Overview: Impartiality as citizens and public figures
Alongside our roles as journalists, we are also members of the public ourselves, with a stake in the future of our society and opinions about the direction it should take. So we may exercise our right to vote.
But privately expressing our political choices at the ballot box doesn’t negate our commitment to keeping our opinions to ourselves. This means that public expressions of those choices – such as taking a position in a public political caucus that chooses candidates – can be problematic. And while it may be appropriate for most NPR employees to affiliate with a particular political party when registering to vote, some NPR journalists who are responsible for coverage of politics or government should consider any ramifications of such party affiliation. If you find yourself having to publicly state your political preferences or affiliation as part of the voting process, talk with your supervisor about the issues this raises and how we might resolve them.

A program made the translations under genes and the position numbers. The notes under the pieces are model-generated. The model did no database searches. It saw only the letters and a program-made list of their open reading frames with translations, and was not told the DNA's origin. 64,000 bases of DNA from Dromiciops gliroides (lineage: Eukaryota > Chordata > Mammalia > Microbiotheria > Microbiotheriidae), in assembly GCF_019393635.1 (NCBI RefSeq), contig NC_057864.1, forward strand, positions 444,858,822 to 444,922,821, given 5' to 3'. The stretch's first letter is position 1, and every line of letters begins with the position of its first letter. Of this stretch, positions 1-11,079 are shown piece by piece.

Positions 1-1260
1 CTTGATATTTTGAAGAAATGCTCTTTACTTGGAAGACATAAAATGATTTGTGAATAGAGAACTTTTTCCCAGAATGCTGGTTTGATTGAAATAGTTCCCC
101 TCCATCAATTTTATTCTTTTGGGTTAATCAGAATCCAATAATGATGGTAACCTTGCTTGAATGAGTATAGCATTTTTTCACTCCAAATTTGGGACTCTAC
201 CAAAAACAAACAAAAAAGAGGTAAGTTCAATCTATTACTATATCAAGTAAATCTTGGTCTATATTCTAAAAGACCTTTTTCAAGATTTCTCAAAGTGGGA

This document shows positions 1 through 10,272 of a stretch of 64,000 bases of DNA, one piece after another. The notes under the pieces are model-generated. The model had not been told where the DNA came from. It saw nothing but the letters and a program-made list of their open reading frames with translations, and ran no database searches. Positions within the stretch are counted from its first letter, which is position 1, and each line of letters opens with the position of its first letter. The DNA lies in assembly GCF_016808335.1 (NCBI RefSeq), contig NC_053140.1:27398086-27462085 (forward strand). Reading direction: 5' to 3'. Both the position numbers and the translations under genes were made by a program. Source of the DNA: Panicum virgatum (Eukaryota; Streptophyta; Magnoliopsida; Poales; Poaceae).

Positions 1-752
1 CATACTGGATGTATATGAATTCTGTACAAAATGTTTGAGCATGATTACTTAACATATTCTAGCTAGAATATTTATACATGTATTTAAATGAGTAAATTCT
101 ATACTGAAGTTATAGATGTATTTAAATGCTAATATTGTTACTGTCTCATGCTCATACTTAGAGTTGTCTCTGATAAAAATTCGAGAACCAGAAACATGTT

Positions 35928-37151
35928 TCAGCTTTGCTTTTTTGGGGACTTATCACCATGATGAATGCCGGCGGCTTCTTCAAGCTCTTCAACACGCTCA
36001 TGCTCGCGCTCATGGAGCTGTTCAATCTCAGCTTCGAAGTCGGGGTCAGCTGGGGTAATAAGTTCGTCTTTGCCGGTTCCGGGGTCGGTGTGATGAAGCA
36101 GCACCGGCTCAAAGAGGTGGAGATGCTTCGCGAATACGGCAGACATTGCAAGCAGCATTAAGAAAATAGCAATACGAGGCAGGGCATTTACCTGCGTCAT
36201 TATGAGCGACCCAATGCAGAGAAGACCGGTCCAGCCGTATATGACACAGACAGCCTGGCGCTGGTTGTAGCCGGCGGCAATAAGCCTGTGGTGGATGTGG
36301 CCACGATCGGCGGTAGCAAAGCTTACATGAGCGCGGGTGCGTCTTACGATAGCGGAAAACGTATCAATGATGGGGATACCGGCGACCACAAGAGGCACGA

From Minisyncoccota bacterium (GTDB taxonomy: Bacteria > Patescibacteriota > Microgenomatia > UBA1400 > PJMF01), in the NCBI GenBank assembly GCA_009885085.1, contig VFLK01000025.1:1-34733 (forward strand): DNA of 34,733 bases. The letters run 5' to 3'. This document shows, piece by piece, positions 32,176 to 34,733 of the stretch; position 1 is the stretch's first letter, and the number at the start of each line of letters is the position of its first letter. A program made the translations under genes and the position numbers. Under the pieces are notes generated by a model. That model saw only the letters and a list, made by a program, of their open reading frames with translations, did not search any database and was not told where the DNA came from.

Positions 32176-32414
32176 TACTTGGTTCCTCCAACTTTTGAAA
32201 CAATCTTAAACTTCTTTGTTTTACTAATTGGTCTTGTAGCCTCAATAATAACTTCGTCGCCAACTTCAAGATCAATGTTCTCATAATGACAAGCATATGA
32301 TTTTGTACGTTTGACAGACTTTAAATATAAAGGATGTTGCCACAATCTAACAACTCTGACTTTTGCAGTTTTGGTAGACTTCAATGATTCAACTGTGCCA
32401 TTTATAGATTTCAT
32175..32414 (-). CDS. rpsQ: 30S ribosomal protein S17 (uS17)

October 17, 2011